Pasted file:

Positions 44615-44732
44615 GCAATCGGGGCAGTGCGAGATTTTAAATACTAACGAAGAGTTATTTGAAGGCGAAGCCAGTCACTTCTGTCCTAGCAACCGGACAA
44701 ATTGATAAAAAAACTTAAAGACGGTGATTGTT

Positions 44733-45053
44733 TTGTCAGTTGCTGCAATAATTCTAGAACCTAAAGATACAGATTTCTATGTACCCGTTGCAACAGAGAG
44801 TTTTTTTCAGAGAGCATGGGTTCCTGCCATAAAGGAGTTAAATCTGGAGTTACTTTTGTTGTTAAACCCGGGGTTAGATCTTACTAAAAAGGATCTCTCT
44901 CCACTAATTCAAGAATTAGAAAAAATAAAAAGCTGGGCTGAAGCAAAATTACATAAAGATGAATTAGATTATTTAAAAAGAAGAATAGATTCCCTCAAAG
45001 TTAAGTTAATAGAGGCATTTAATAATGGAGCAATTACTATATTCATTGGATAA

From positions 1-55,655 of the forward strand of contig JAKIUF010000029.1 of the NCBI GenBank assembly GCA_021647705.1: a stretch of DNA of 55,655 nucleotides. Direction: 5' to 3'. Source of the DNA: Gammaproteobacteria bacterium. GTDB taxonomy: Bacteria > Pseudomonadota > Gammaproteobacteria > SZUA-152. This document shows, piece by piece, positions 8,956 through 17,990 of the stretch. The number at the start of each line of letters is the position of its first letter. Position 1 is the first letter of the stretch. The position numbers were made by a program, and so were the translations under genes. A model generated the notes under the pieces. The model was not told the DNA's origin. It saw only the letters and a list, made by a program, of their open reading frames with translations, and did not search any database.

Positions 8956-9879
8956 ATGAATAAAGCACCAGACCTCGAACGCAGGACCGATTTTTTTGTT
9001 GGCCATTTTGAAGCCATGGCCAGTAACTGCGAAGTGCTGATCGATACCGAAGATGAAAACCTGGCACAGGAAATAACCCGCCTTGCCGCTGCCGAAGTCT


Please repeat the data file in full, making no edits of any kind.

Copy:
Positions 44615-44732
44615 GCAATCGGGGCAGTGCGAGATTTTAAATACTAACGAAGAGTTATTTGAAGGCGAAGCCAGTCACTTCTGTCCTAGCAACCGGACAA
44701 ATTGATAAAAAAACTTAAAGACGGTGATTGTT

Positions 44733-45053
44733 TTGTCAGTTGCTGCAATAATTCTAGAACCTAAAGATACAGATTTCTATGTACCCGTTGCAACAGAGAG
44801 TTTTTTTCAGAGAGCATGGGTTCCTGCCATAAAGGAGTTAAATCTGGAGTTACTTTTGTTGTTAAACCCGGGGTTAGATCTTACTAAAAAGGATCTCTCT
44901 CCACTAATTCAAGAATTAGAAAAAATAAAAAGCTGGGCTGAAGCAAAATTACATAAAGATGAATTAGATTATTTAAAAAGAAGAATAGATTCCCTCAAAG
45001 TTAAGTTAATAGAGGCATTTAATAATGGAGCAATTACTATATTCATTGGATAA

From positions 1-55,655 of the forward strand of contig JAKIUF010000029.1 of the NCBI GenBank assembly GCA_021647705.1: a stretch of DNA of 55,655 nucleotides. Direction: 5' to 3'. Source of the DNA: Gammaproteobacteria bacterium. GTDB taxonomy: Bacteria > Pseudomonadota > Gammaproteobacteria > SZUA-152. This document shows, piece by piece, positions 8,956 through 17,990 of the stretch. The number at the start of each line of letters is the position of its first letter. Position 1 is the first letter of the stretch. The position numbers were made by a program, and so were the translations under genes. A model generated the notes under the pieces. The model was not told the DNA's origin. It saw only the letters and a list, made by a program, of their open reading frames with translations, and did not search any database.

Positions 8956-9879
8956 ATGAATAAAGCACCAGACCTCGAACGCAGGACCGATTTTTTTGTT
9001 GGCCATTTTGAAGCCATGGCCAGTAACTGCGAAGTGCTGATCGATACCGAAGATGAAAACCTGGCACAGGAAATAACCCGCCTTGCCGCTGCCGAAGTCT